Friday, April 30, 2010

Cleveland Orchestra: Fridays@7: Royal Trumpets

Neurda: Trumpet Concerto in E-flat major (Michael Sachs, trumpet)
Handel: Water Music (Suite in F major, Suite in G major, Suite in D major)
After-concert interlude by Samba Joia and concert with flamenco musicians and dancers.

Anyone who has read this blog -- and a few who haven't -- knows that the past few weeks of Orchestra concerts have not been my favorite, however, as I told someone before the concert: I come to discover new music; whether I love or hate a piece of music I know the Cleveland Orchestra has given the music the best performance it deserves.

Searching my recent memories, the Orchestra's portion of tonight's concert was one of the more enjoyable of recent memory. I had never heard of Jan Krtitel Jiri Neurada prior to tonight's concert, much less hear his music. With beautiful participation from the strings, Michael Sachs's trumpet resonated clearly, crisply, and naturally throughout Severance Hall.

Handel's Water Music--consisting of three suites of ten, four, and five movements respectively--was a bit eh for my tastes. Each section of the orchestra was featured throughout the various movements, including the first appearance of a Recorder on the Severance Hall stage, at least from the collective memories of the occupants of Box 1. I would certainly enjoy listening to this, perhaps, as ambiance music for a party but doing nothing but listening for 45 minutes struggled to hold my attention, and I often found mind wandering to the image of the Cleveland Orchestra playing the piece while floating on a barge down the Cuyahoga River to approximate the piece's debut.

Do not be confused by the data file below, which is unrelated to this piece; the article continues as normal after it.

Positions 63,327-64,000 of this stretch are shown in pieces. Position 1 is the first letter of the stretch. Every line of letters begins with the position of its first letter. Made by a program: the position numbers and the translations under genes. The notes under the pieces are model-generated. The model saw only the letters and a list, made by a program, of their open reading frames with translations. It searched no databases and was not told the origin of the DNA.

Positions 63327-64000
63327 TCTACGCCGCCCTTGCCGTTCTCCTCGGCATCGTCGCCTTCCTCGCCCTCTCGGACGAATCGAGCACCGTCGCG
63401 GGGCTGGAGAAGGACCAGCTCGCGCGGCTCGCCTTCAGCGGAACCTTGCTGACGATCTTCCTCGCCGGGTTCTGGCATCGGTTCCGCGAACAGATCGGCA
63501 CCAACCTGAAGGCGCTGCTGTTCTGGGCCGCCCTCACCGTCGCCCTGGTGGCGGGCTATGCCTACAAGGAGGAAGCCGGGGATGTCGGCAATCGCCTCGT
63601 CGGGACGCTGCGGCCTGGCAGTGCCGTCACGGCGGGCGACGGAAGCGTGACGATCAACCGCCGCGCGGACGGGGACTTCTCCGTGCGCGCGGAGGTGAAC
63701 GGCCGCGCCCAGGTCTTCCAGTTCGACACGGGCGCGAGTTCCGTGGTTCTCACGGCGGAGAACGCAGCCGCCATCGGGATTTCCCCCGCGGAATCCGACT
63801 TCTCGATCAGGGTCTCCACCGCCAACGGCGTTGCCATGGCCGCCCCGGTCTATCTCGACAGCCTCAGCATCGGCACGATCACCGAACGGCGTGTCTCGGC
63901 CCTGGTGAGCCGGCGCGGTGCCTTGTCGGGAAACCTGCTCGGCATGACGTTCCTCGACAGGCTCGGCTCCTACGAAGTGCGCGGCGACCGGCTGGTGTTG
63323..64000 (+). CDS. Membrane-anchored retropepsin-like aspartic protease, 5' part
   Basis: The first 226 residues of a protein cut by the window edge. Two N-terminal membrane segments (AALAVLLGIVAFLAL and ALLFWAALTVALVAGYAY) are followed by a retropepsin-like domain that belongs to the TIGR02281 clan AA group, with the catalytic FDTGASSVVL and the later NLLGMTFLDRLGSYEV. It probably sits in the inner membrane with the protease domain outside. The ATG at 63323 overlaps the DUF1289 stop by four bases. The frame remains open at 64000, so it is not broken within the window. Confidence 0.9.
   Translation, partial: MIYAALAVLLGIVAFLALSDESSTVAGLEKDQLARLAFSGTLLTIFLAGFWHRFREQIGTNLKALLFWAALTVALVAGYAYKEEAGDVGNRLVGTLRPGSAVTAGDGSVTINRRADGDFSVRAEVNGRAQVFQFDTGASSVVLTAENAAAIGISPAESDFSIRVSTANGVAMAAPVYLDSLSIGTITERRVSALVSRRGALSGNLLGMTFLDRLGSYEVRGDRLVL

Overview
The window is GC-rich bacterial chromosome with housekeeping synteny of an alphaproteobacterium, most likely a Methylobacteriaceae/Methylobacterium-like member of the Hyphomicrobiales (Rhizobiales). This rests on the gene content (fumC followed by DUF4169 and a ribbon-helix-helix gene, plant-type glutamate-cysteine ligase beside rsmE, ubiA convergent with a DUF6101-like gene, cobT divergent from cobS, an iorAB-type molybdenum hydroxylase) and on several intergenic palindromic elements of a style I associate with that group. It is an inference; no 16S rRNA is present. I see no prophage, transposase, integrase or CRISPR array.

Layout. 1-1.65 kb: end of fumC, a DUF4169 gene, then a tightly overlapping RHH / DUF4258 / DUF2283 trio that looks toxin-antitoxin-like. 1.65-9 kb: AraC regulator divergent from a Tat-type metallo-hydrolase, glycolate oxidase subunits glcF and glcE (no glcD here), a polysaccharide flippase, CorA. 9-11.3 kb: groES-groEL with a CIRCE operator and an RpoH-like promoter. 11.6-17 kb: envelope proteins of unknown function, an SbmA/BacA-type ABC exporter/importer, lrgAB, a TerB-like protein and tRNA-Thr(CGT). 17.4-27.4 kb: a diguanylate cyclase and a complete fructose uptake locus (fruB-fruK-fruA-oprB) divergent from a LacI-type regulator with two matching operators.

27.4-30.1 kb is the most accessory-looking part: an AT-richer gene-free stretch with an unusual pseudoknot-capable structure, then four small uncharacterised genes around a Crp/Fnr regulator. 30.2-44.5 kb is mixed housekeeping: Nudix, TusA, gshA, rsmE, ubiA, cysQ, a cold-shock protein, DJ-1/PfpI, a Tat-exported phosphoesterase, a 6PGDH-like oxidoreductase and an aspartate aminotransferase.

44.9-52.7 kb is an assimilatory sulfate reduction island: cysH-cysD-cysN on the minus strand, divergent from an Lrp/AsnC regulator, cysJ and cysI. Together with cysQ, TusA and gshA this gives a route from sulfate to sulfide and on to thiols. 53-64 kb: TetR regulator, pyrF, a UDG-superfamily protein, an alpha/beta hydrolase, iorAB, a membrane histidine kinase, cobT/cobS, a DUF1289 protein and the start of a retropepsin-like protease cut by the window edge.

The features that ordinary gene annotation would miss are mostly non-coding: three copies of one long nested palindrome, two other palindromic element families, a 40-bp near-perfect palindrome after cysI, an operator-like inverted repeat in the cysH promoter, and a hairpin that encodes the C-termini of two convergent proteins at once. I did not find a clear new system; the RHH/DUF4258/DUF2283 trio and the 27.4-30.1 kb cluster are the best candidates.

When I found out that the after-concert concert, featuring flamenco music and dance would be in the Hall, I was disappointed but kept an open mind. The interlude (my word, not theirs) by Brazilian drum group Samba Joia in the Grand Foyer briefly buoyed my hopes, with a great energy, a resonating percussive and fun sound, but when the action returned to the Hall, that quickly sunk: After about 20 minutes and struggling to stay awake (literally; had a neighbor not bumped me I may still be napping) the siren's song of my bed--after two days on the road--was too enticing.

I think had the flamenco portion of the event taken place in the Grand Foyer, it could have had a much better energy but by doing it in the hall, with the formality of fixed seating that prevents easy circulation and a formal stage the "informal" event takes on a a "formal" air that doesn't lend itself to casual enjoyment.


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